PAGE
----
Sunday, September 14, 2008

Dividing the Country

Or call it slinging mud, personal attacks or whatever. When it comes to campaigns it is almost second nature for candidates to 'attack' their opponent. Many people complain about the negativity of the campaigns and explain away their antipathy towards voting. The thing I find most interesting about this attitude is that many think its only in American politics. Or that people think that it's been getting worse. Obviously neither is correct.

Politics have been around since man formed tribes. Since the beginning it has been notorious for verbal and physical attacks. Nations have been torn apart by civil war simply because the wrong party won or lost the election.

America has been unique in the fact that elections don't lead to violence. We were one of the first nations to have a democratic process with two political parties and almost no violence. Parties who loss peacefully left office and the new party didn't go out of its way to in avenging themselves upon the losers.

People and voters would love to have an election without negativity. What is negativity in politics? Is defining the difference between your positions negative? Is stating that your policy is better than your opponents better? Is contrasting your experience versus your opponents negative? Is saying that your opponent is old and out of touch negative?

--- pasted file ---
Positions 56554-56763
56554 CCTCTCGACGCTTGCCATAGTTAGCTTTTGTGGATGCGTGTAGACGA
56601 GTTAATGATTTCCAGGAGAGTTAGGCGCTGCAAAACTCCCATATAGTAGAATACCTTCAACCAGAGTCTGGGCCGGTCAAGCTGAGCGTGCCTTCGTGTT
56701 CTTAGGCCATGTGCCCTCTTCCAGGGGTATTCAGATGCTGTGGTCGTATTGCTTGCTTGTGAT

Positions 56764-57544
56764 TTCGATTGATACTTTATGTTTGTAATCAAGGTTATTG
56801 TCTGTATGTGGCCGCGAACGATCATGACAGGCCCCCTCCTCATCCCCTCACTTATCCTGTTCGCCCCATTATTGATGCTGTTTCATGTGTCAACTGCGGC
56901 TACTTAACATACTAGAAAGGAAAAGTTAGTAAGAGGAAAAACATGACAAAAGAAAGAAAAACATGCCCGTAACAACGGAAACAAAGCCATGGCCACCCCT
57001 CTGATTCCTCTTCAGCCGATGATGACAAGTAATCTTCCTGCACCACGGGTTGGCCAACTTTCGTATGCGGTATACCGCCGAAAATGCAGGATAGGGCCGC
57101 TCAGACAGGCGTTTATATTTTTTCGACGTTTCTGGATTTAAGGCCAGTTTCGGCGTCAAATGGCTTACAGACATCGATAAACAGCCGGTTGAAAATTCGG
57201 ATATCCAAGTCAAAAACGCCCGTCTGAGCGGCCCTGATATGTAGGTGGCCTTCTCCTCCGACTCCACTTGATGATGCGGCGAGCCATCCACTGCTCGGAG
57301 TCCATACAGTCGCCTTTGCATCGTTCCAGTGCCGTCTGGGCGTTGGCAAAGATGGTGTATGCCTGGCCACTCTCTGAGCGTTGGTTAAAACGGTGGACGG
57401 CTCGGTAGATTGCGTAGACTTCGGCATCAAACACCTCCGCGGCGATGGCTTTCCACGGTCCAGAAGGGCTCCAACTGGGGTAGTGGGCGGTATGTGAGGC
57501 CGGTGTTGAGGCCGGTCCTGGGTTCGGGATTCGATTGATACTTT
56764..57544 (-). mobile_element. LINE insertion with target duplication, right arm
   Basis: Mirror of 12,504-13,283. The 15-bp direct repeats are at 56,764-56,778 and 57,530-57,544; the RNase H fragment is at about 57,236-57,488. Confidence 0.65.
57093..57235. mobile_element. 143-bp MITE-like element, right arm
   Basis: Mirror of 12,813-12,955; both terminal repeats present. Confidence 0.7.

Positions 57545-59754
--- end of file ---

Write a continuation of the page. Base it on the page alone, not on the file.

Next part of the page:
What I'm getting at is what we find negative in politics is what allows the candidates to define themselves. We need to see the contrast. We need to see the differences. If they were the same candidate, we wouldn't care who won. They are different and those differences need to be shown.

This does not divide the country. This does not lead to violence and civil war. So lets stop claiming that one party or the other is causing the country to be divided. That's politics. I heard a saying that politics is like opinions and that opinions are like your ass... everybody has one and it's always divided.

1 comment:

Li said...

The mudslinging only really bugs me if that's all they are doing. If a candidate is saying negative stuff about his opponent, he also needs to be saying positive things about himself. He wants us to think that his opponent sucks. We get it. What should we think about him? So far, I don't think this election has been as bad as last one in this department, but maybe I'm wrong. We still have the debates to watch.

*Note: the "He" and "him" in this are not referring to anyone specific. I've felt this way about every candidate in every election I've ever paid attention to.